Popcorn has been around for hundreds, if not thousands of years. But though scientists have long known that expanding moisture within a kernel of corn causes it to burst into all its edible glory, they’ve had to contend with lingering popcorn mysteries. What’s really going on when popcorn puffs? What makes that popping sound, anyway? And what’s the perfect temperature for popping corn?
Now, French scientists have answers on both fronts. The BBC reports that a team of physicists used high-speed cameras to observe popcorn as it was heated in an oven. As they cranked up the oven temp in 10°C increments, they could see every wobble, burst and jump as unpinned kernels turned into popcorn.
The study’s authors note that popcorn is not alone in its ability to burst and fracture:
Recently, many biological material fractures have been highlighted: these fractures allow plants and fungi to disperse their seeds and spores, respectively, or corals to colonize new territories by their own fragmentation. Mammals do usually not need fracture for moving: they can use instead their legs as springs and form a single projectile with their whole body.
At 2,900 frames per second, the physicists were able to see the physical mechanisms that give popcorn its pop. First, it forms a “flake” as internal pressure begins to fracture the kernel. Then, a compressed “leg” erupts from the kernel, causing it to take off and jump. They concluded that “popcorn is midway between two categories of moving systems: explosive plants using fracture mechanisms and jumping animals using muscles.” And when the scientists synced up audio recordings to unravel the mystery of the sound that gives popcorn its name, they learned that it’s not caused by the fracturing kernel or its rebound as it pops, but by a release of pressurized water vapor.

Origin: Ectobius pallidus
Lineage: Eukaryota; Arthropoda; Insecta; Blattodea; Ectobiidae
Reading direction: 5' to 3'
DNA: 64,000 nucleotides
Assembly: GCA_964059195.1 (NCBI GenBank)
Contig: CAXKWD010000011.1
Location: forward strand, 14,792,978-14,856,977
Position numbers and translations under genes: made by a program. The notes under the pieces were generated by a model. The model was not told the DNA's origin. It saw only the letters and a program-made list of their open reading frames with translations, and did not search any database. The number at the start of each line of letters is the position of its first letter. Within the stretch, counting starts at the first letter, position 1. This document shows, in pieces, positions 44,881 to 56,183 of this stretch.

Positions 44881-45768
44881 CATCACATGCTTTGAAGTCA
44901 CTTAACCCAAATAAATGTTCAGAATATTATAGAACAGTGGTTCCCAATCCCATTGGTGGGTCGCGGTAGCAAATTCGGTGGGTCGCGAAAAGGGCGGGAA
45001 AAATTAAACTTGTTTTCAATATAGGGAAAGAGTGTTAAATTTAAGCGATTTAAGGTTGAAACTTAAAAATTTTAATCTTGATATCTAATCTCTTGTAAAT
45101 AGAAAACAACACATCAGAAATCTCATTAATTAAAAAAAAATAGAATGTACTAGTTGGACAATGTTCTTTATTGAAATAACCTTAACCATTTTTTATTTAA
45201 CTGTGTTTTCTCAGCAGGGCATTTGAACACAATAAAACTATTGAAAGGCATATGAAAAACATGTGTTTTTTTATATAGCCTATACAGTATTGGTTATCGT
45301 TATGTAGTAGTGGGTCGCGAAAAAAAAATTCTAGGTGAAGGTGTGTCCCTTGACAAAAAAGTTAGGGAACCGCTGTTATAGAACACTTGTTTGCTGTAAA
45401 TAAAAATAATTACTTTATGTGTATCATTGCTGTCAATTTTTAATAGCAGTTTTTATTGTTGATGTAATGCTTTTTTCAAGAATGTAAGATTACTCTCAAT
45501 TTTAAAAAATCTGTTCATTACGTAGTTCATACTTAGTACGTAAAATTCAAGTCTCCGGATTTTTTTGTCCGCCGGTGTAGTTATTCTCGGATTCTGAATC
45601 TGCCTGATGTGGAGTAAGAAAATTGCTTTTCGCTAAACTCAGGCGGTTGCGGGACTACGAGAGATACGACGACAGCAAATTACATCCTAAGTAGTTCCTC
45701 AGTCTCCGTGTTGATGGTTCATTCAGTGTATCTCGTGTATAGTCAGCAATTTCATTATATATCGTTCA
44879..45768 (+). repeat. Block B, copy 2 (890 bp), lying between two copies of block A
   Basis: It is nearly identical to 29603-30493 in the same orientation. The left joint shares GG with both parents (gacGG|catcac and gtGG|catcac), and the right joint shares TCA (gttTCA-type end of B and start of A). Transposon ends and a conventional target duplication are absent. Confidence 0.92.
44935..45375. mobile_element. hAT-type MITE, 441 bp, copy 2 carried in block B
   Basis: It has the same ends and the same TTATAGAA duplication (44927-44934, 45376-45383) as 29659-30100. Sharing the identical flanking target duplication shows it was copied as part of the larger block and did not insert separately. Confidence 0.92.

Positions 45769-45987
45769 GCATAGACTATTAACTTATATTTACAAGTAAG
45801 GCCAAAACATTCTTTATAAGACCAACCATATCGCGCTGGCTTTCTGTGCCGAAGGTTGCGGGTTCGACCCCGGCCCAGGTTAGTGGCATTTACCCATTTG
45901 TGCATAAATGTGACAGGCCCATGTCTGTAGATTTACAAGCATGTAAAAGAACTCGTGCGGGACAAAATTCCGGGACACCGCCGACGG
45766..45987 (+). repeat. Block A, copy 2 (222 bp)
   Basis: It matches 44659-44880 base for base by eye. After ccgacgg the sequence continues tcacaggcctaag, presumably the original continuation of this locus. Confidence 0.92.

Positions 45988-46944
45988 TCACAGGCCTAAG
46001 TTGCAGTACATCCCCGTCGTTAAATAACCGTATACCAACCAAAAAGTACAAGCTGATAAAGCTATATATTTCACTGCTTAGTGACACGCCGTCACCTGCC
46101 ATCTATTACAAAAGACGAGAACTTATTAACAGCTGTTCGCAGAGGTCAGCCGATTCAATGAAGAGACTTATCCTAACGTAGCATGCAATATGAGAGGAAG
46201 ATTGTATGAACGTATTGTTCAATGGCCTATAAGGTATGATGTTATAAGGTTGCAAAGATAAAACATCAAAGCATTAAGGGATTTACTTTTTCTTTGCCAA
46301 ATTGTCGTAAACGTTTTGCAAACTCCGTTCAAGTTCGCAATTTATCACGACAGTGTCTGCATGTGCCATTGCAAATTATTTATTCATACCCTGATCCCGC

So what’s the ideal temperature for popping corn? When heated to 338 degrees Fahrenheit, only 34 percent of kernels popped. But by bumping up the temperature another increment to 356F, the scientists found that 96 percent of the kernels popped. At last—better popcorn through physics.